The murals are ‘blooming spaces,’ arising without aspirations of permanence. All three are painted on walls of residential buildings provided by the Jewish organization Szloma Albam Stiftung, which Ponizovsky Bergelson had not visited prior to the project. These residential buildings are on (here Ponizovsky Bergelson quotes Vogel) “streets where literally nothing happens.” Their locations challenge what is culturally and geographically “central” in Berlin, and she notes that some people do not consider Spandau to even be part of Berlin. Ponizovsky Bergelson hails Szloma Albam Stiftung’s “very courageous move” in offering her these walls “without a clue of how it will look eventually.” The murals “mark the buildings as Jewish” and “exposed [Szloma Albam Stiftung staff] themselves to a lot of conflict.” Ponizovsky Bergelson did not use any special materials, such as chemical fixatives, light-blocking varnish, or primed bricks, that would ward off decay. Instead of allowing them to fade, the murals will be buffed within a year, and this inevitable erasure will be documented as well. Ponizovsky Bergelson laughs, thinking how glad some neighbors will be to see them go.

The series plays with repetition, just as Vogel’s own work repeats phrases and images across her collections. I quoted to Ponizovsky Bergelson the Vietnamese filmmaker and postcolonial theorist Trinh Minh-ha, who politicizes the technique of repetition in women’s art as “drawing attention to the negligible, the unessential, the marginal,”⁠ arguing that “building up through repetition” can force an audience’s attention to minoritized subjects. 1 1 Charlene Regester, “Review of Trinh T. Minh-ha, Cinema Interval,” pp. 43-45. this interview, Trinh says: “Every time you repeat, you also build up, and in the process, people come to understand what you say differently from when they first hear you make the same statement. […] In short, repetition has an important and extremely complex political function, but it can easily be dismissed because it has often been understood and practiced in a very limited way.” To this prompt on the politics of repetitive art, Ponizovsky Bergelson responds: “If Vogel’s poems were music, they would be techno, industrial techno: all this glass, brick, and metal, primary materials which repeat all the time, with motifs that reappear across poems; there’s something very brutal in it.” Giving Vogel a thumping techno remix is an apt Berlin adaptation and helps explain the choice of colors not found in nature, unlike the landscapes seen from train windows in Vogel’s urban ballad poems. Appropriately, Robin Pailler’s short film of the mural process is scored with the repetitive trance music of Nic Arizona.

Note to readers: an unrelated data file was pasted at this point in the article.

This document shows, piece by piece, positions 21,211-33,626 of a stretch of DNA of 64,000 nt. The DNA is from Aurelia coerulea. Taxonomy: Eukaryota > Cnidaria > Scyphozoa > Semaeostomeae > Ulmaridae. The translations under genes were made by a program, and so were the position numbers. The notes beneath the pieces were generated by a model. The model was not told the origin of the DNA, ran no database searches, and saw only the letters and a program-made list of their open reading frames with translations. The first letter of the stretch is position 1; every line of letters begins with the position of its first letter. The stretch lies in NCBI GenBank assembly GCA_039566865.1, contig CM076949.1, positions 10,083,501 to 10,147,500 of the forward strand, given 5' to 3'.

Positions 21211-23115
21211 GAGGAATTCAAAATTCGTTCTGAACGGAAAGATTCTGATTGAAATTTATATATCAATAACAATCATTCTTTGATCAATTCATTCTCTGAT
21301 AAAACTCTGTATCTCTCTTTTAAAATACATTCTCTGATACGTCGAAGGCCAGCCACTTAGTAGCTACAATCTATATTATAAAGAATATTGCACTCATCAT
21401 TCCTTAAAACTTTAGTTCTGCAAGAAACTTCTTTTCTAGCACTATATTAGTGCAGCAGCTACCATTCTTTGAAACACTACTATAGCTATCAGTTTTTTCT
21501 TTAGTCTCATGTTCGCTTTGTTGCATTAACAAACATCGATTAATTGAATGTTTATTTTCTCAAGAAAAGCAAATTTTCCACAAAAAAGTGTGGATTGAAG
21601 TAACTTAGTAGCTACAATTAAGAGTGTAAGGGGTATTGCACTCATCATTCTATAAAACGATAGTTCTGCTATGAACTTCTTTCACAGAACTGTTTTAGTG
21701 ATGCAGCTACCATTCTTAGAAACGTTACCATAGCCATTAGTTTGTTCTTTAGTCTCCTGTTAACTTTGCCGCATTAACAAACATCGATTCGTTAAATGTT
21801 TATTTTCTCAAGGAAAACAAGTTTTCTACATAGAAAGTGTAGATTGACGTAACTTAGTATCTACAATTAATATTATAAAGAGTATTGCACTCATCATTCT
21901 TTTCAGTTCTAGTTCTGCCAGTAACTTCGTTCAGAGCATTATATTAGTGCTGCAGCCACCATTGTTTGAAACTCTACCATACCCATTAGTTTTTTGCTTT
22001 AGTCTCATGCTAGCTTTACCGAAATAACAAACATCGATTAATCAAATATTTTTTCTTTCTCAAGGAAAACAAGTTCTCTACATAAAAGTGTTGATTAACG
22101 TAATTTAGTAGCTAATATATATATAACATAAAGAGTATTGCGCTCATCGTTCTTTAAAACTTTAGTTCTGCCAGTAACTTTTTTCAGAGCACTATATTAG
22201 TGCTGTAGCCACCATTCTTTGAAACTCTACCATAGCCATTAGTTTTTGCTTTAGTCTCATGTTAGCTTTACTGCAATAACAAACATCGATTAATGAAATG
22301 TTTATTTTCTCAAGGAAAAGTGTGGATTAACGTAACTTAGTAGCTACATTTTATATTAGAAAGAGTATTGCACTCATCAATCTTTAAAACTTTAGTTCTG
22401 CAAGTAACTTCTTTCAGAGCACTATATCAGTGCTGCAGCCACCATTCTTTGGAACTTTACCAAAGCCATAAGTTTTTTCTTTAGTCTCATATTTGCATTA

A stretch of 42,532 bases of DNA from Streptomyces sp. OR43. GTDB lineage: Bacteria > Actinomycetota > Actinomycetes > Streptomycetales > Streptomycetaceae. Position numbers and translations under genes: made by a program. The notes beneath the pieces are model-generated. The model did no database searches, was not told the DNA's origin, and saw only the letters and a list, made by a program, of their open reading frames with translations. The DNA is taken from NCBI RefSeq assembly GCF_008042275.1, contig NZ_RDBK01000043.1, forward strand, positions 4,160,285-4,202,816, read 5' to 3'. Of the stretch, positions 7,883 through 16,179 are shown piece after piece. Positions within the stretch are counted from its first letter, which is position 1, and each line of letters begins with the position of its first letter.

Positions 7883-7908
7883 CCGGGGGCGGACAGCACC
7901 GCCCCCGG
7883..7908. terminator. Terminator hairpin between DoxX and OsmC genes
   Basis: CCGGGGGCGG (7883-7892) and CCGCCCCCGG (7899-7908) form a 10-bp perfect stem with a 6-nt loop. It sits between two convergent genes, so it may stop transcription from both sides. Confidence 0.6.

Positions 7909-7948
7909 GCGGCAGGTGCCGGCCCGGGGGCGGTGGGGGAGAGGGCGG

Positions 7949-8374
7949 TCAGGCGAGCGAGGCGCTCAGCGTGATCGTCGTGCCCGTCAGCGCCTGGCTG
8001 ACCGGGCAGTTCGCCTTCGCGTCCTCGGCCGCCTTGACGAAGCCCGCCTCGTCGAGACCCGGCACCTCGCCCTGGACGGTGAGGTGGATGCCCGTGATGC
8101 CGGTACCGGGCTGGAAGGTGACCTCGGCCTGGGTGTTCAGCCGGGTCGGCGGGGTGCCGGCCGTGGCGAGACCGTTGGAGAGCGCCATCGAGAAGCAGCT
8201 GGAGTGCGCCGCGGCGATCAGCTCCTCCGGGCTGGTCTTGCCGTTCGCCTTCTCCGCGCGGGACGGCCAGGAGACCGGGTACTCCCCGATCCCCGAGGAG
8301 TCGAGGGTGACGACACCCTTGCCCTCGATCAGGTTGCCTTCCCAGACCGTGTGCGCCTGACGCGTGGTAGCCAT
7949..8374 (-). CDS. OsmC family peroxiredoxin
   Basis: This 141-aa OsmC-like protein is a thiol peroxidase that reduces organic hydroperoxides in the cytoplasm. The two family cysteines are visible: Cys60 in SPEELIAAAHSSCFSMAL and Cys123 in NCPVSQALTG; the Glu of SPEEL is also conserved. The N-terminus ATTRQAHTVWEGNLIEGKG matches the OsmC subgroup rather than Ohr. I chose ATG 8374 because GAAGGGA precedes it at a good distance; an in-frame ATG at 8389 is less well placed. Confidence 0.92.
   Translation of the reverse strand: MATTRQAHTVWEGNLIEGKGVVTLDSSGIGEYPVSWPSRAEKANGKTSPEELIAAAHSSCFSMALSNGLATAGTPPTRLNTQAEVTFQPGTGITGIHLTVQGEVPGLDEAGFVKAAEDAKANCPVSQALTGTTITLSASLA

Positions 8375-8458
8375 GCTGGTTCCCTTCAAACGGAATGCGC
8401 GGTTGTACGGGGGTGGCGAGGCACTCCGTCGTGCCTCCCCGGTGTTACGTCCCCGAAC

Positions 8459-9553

Scale, too, is a feminist tactic of confrontation. Painting in public as a woman is a disruptive performance: another muralist has spoken about her experience of painting up on a lift and later taking male observers on the street by surprise when they realize she’s a woman, her gender only becoming visible when she returns to earth. Working at a height can free the artist from one kind of perception, while becoming hyper-visible in other ways. The artist Shahzia Sikander, trained in Pakistani miniature paintings, began working with traditional aesthetics expressed through murals as a strategy to prevent western viewers from ignoring the space of ‘miniatures.’ In a similar move, Ponizovsky Bergelson makes Vogel’s palm-sized text eat up whole buildings, miniaturizing the viewer within poem-space and magnifying the artist’s body. Reviewing photos of Ponizovsky Bergelson’s faraway murals, I am struck by the elasticity of scale: Vogel’s small, printed books explode across the shopfronts and architectural flourishes of Berlin, then shrink back, homogenized to the standard thirteen inches of computer screens.

Though two of Vogel’s Yiddish books are readily available online, physical copies remain rarities. Digital presence now precedes materiality: it was only several months after translating Vogel’s Manekinen (Mannequins) from a pdf that I finally touched a copy. The book was far smaller and more delicate than I had imagined, belying the force of her voice. I recall the surprise of holding it in an archive, like the body of a small yellow bird. The Yiddish Book Center’s scanned copy, I found, is missing a single page—the one with a poem titled “Shikh” (“Shoes”). “Shikh” describes not archetypes of materiality, but one particular object: the shoes of the poetic speaker’s deceased father, tucked under the bed, with their memories of his daily walks to and from school. This is the most devastating and elegiac poem in the collection; the book itself was a war survivor. In leaping from rare print to mass digital realms, it turned out, more than tactility was withheld. Ponizovsky Bergelson’s murals reassert and amplify the materiality of Vogel’s verse, through artistic repetition and a dramatic shift in scale, though she has never held a copy of Vogel’s book either.